In his last Will, Alan Davies gifted his fishing gear to son Neville.

Whether or not that included the deceased’s commercial fishing licence was a point of disagreement between the two executors. An application was made to the Court for a determination.

Alan died in September 2014, appointing sons Bevan and Michael as executors under his last Will made in January 2010.

The relevant clause read:

“As to all of the fishing gear owned by me at my death including my 37 foot fishing trawler, for my son Neville Brian Davies provided he shall survive me for his sole use absolutely”.

The deceased still had the trawler, the Ajax, at his death as well as 5 dinghies, a jet boat, and associated gear such as ropes, blocks, tackle and tools and equipment used on the boats.

He had held a fishing licence for many years and still held it at his death. The licence allowed commercial fishing from the Ajax. Although such licences can be separated from the vessel specified this had not occurred here.

The licence extended to various commercial fisheries along most of the Qld coast and allowed among other things:

  • The Ajax to be used to take fish for trade or commerce
  • The use of a tender boat to take fish for trade or commerce in two fisheries

A court can only consider “extrinsic” evidence – ie information other than that recorded in the will itself – if the terms are themselves meaningless or ambiguous; or if such evidence is “otherwise admissible”.

The terms of the gift of fishing gear were not meaningless.

Neither were they ambiguous.

But when the question came before Justice Thomas Bradley in the Queensland Supreme Court, he was of the view that extrinsic evidence of Mr Davies’ intentions ought to be considered in relation to his understanding of the “fishing gear” gifted to Neville.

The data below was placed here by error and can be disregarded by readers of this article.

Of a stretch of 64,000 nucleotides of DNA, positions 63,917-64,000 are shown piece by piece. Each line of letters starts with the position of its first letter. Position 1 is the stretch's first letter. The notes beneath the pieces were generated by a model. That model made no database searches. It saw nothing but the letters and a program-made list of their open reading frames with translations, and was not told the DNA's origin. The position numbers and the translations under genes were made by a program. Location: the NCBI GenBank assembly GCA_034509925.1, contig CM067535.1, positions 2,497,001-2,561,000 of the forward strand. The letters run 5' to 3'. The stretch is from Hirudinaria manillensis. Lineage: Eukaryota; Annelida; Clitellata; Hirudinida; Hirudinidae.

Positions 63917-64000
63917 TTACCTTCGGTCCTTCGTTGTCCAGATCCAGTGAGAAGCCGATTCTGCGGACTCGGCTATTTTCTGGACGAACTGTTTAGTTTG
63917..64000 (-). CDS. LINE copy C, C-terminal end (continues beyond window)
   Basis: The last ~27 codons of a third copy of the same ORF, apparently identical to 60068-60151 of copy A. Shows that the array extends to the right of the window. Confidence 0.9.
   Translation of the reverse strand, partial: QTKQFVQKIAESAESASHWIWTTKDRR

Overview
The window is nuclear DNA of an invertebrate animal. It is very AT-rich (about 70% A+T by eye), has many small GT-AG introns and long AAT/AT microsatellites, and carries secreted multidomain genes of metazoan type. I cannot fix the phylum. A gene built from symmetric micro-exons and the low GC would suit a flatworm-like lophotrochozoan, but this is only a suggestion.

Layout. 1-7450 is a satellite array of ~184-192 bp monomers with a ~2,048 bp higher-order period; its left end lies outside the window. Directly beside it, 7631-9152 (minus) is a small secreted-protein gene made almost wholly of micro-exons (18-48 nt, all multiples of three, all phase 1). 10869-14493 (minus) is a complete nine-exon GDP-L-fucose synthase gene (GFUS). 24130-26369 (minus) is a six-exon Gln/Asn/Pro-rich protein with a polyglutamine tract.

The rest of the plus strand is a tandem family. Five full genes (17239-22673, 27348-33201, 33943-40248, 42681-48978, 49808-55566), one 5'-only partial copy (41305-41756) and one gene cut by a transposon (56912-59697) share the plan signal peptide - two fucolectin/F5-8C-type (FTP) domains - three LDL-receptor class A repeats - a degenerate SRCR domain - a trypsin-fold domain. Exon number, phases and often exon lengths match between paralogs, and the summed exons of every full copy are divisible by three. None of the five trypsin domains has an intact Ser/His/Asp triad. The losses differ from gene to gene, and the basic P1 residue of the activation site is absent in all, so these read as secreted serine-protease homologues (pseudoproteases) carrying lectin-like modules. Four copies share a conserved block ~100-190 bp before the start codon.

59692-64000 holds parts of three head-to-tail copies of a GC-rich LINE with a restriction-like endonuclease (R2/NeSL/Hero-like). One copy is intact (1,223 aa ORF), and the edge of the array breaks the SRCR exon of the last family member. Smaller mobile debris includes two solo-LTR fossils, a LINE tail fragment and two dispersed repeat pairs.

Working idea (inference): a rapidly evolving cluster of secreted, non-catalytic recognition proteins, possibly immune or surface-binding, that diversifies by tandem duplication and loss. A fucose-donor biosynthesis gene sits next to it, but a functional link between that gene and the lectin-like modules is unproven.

Neville’s siblings Michael and Elaine swore their father’s intention was for Neville to have the boat, but that the licence was to pass to all 4 siblings.

Justice Bradley did not give much weight to their evidence because it did not address the issue of what their father had been thinking at the time he made his will.

On the other hand – the deceased’s friend and commercial fishing partner for 3 decades – Arthur Williamson – swore Alan was intent on keeping his fishing licence current and not selling the Ajax even after he had retired in 2005.

Rather than sell the Ajax – according to Williamson – Davies was intent on retaining it and the licence because Davies “expressed to him the intention that Neville was to ‘have the boat and the licence’”.

Williamson’s testimony – accepted by the court – was that he had several discussions with the deceased on this subject before and after Mr Davies had made his will.

That evidence was corroborated by the deceased’s son Bevan ie that the deceased had told him he was keeping the Ajax so that Neville could resume fishing when he returned.

The Court found on the evidence that it was the deceased’s intention that the gift of “fishing gear” included the fishing licence, as well as the dinghies and the jet boat which were used as “tenders” for the Ajax.

“It is startlingly unlikely that,” ruled his honour “the deceased would have made the specific bequest to Neville of the Ajax and all its associated fishing equipment but have intended to leave him unable to use any of it for commercial fishing, or be beholden to his three siblings to allow him to use the licence…”.

Justice Bradley ordered that the costs of all parties be paid out of the estate. The genuine disagreement between the executors and beneficiaries had properly been bought before the court and the proceedings had been dealt with succinctly by the parties.

Davies v Davies & Anor (No 2) [2019] QSC 294



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